[A note from Stacey: Last week was surprisingly tough. I had an injection to help heal my tennis elbow and wasn’t able to work at my computer for this week’s newsletter. So, I asked Om Malik, my friend and former boss, to write this essay.]
A couple of ice ages ago, when I started writing about technology, personal computing was shorthand for computers used by enthusiasts. Such machines were eons away from becoming the personal computers that now sit on our desks and in our backpacks. In the post-PC age, personal computing means tablets and smartphones. After all, these always-on mobile devices are our constant companions. We are now glued to their screens, and more importantly, they are personalized to serve our every need.
Going forward, however, personal computing will become something else thanks to the growing number of connected devices — what readers of this newsletter affectionately call the Internet of Things. Indeed, in looking around my apartment recently I realized just how many of these devices had entered the most personal of my spaces: my home.
The list is long. Philips Hue for mood lighting. An Aura digital frame to display pictures of my family and friends. Samsung’s Frame TV to show off my landscape photographs. Plus a HomePod in my office, SyngSpace speakers in my bedroom, a connected streaming amplifier, and a few other bits and bobs. It’s not quite the Sharper Image showroom, but you get the drift.
And whenever I visit the standalone homes of my friends, I see a proliferation of security cameras, doorbells, nanny cams, and baby monitors, among other devices. That’s in addition to the photo frames, speakers, and of course, cleaning robots. This wave of connected devices is clearly not ending anytime soon. The recently concluded CES even had companies showing up with connected personal robot assistants, such as the Retriever from Labrador Systems. Most of these devices are packed with sensors — cameras, microphones, and motion sensors, to name just a few.
IoT, at least, from a consumer perspective, is the new and very personal computing.
These IoT devices are in our homes, which means they are collecting highly personal data about us. And yet we know so little about them. We don’t know anything about their security, including how they collect, store, and transmit data. Nor do we know who has access to them. (Stacey stressed the need to deal with this in her piece, We should talk about consent in IoT.)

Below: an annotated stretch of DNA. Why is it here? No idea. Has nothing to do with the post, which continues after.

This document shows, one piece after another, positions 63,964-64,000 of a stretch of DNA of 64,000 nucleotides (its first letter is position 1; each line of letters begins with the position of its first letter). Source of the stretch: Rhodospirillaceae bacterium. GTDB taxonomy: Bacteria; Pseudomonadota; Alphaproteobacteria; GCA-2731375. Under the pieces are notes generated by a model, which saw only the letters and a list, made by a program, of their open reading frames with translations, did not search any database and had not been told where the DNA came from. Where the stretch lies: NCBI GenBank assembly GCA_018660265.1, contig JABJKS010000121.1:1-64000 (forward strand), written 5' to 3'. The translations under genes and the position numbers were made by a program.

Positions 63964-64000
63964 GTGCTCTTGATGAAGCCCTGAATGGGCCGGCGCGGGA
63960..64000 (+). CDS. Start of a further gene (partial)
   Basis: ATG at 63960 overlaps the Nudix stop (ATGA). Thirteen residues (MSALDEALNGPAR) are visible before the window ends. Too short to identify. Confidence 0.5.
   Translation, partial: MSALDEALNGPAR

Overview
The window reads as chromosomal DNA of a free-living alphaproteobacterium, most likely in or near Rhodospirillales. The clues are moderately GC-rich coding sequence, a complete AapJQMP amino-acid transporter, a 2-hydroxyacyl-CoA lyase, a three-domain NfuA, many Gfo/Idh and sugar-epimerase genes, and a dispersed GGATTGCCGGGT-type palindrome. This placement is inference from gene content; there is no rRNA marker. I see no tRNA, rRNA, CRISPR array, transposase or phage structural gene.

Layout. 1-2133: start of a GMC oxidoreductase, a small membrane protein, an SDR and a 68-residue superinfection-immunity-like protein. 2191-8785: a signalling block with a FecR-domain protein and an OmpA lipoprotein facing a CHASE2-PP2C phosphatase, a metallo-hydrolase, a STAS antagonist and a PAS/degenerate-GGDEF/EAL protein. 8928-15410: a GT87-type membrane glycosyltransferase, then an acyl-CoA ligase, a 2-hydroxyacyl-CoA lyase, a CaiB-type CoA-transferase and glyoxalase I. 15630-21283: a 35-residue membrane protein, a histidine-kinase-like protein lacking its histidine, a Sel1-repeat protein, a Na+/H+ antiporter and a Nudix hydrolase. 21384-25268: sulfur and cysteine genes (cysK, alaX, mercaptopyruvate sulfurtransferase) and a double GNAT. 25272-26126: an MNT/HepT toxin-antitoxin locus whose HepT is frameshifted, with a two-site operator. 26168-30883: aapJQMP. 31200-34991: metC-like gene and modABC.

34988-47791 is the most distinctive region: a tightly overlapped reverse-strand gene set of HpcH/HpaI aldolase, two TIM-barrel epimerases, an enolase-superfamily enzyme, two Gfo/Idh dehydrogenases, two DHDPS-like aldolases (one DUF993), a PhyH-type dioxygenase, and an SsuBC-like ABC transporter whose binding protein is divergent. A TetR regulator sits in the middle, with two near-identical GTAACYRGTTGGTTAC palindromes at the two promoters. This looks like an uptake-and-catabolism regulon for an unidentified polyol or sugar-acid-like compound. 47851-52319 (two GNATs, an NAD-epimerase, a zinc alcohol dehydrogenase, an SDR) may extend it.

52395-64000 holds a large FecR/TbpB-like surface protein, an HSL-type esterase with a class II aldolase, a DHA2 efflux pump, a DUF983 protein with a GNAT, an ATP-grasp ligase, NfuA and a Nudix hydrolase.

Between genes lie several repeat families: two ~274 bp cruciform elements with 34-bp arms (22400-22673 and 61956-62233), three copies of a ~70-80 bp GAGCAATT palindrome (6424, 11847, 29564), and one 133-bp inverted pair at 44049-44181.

I recently started confronting these questions when I enrolled in a closed beta test for a service from a still-in-stealth startup that monitors networking traffic. I was shocked to see how much data was being transmitted by the IoT devices, and more importantly, how much of it was going to places that made no sense.
It prompted me to go on an aggressive cleanse, to get rid of all but the most necessary devices (and those with acceptable network traffic patterns) on my home network. Notably, they were devices I’d bought on Amazon, or from other online markets whose provenance is questionable. And while I can’t categorically say that they were indulging in nefarious activities, after removing them from my network, the network traffic emanating from the remaining devices in my home started to make a lot more sense.
Hoping to learn more, I subsequently found myself going down various rabbit holes on the Internet. There have been numerous reports of vulnerabilities, backdoors, and hacking attempts on these most personal devices, I learned. And the problems seem to be escalating.
What’s even more troubling is that so many companies are selling the same underlying product made in the same factory under different brands. As consumers, we don’t know what we are getting, even when we pay for a brand-name product. In the home entertainment world, for example, there are big brands that are being forced to transition to connected digital devices. But because they don’t have software or underlying networking expertise, they end up depending on third parties, exposing themselves — and by extension, their customers — to potential hacks and vulnerabilities.
If the tech world wants consumers to embrace very personal computing, it needs to invest in trust. When writing about this issue previously, I’ve argued for “terms of trust” over “terms of service.” And it is high time that companies start taking security seriously; otherwise, they will lose consumer trust. Not only do the products have to become simpler to use, but security should be put front and center. When something as basic as changing passwords is a chore for the user, it’s time to make improvements.
As a former journalist, I know that companies aren’t going to make changes all on their own; they need to be forced. Perhaps it is time media outlets started forcing their hands. I want to see product reviews that dig deeper, that look at product security, data privacy, and the simplicity (or lack thereof) of the user experience. The vast majority of devices and the apps that come with them should be judged not just by what they do, but how well they do it. That includes maintaining the sanctity of our personal spaces — and our data.
When the personal computing revolution started, we were a naive and optimistic little clique of explorers and adventurers. Today, personal computing is for everyone, everywhere. We need to refocus and reimagine how we think about these highly personal computing products if we want the next era of computing to begin.
Om Malik is partner emeritus at True Ventures, an early-stage venture capital group based in Palo Alto, Calif. You can read more of his writing at om.co.